We know it sucks, let’s make it a little better

Cancer is not associated with words like happy, thankful, and optimistic. It gets tagged with isolated, lonely, and weary.

While we have accepted it as a permanent part of our social lives, we are still associating negativity with the illness. Asking for support from our loved ones can be burdensome and cause guilt for the “inconvenience” of helping you do things you used to do on your own. Now you need rides to the hospital, help up stairs, and someone to care for you when you just can’t get up.

Sheryl M. Ness at the Living With Cancer blog posted some really great suggestions on helping your support team understand what you need before depression sets in and makes a bad situation worse. Some of her tips include letting people know what you need from them and when so you won’t feel like they’re letting you down, staying involved with the things you love to do so you won’t lose your favourite things, and seeking information and support from other patients.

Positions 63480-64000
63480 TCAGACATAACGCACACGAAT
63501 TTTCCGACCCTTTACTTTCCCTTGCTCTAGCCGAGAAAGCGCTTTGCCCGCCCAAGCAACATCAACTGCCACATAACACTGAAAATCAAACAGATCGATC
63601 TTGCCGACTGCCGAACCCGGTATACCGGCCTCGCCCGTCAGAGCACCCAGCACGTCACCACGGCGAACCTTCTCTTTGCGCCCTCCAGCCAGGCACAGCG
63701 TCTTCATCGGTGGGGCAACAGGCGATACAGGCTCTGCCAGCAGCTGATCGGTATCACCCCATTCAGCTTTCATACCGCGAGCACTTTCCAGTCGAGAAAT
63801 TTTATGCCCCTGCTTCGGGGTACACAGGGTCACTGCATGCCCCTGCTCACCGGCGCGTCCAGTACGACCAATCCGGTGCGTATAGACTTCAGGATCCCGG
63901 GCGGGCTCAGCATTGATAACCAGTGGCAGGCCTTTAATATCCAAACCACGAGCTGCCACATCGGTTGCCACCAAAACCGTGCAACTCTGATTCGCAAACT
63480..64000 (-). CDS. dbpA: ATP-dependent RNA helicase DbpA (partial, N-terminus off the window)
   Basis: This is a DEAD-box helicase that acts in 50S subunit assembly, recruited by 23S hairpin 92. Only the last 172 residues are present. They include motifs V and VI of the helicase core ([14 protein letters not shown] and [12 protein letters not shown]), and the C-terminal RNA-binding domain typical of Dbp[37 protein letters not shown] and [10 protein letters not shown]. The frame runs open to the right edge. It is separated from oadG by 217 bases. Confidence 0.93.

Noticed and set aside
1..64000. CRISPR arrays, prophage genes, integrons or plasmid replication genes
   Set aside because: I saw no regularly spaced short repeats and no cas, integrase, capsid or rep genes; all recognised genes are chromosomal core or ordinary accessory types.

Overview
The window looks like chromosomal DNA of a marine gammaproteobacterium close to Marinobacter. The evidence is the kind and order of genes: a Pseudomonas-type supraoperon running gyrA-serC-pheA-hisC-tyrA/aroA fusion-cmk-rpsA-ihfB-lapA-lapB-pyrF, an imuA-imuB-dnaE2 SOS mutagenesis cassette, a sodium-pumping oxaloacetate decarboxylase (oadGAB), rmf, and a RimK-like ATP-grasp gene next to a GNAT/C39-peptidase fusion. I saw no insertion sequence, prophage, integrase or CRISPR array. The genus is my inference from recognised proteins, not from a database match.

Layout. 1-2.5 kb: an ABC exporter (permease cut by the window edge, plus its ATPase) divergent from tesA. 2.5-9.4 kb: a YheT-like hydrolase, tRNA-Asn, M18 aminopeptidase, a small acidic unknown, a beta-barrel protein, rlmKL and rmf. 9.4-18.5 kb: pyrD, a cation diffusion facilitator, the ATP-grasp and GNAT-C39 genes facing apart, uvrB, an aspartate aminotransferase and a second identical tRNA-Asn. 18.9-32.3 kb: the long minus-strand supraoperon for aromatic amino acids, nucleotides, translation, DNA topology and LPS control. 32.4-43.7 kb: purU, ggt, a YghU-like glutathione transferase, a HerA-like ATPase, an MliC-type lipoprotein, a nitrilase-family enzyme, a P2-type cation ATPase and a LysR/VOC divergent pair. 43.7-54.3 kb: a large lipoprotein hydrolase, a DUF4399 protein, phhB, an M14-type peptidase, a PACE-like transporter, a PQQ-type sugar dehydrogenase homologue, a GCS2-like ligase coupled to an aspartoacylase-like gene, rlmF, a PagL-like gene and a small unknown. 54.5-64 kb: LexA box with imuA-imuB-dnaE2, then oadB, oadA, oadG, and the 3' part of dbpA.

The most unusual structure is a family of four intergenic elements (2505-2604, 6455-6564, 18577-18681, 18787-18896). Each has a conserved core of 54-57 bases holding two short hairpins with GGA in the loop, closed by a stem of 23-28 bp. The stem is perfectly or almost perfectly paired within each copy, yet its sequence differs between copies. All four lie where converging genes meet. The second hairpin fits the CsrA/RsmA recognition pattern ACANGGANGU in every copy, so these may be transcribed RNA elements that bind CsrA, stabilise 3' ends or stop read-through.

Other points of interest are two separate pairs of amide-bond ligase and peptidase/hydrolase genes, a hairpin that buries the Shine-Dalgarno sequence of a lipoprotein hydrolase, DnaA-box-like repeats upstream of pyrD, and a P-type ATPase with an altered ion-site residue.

It’s ok to feel sad and remorseful sometimes but you need something to shed some light on the positive parts of your day. While your cancer might impede on your physical abilities and energy levels, it doesn’t change who you are or what you love.

Source: Mayo Clinic

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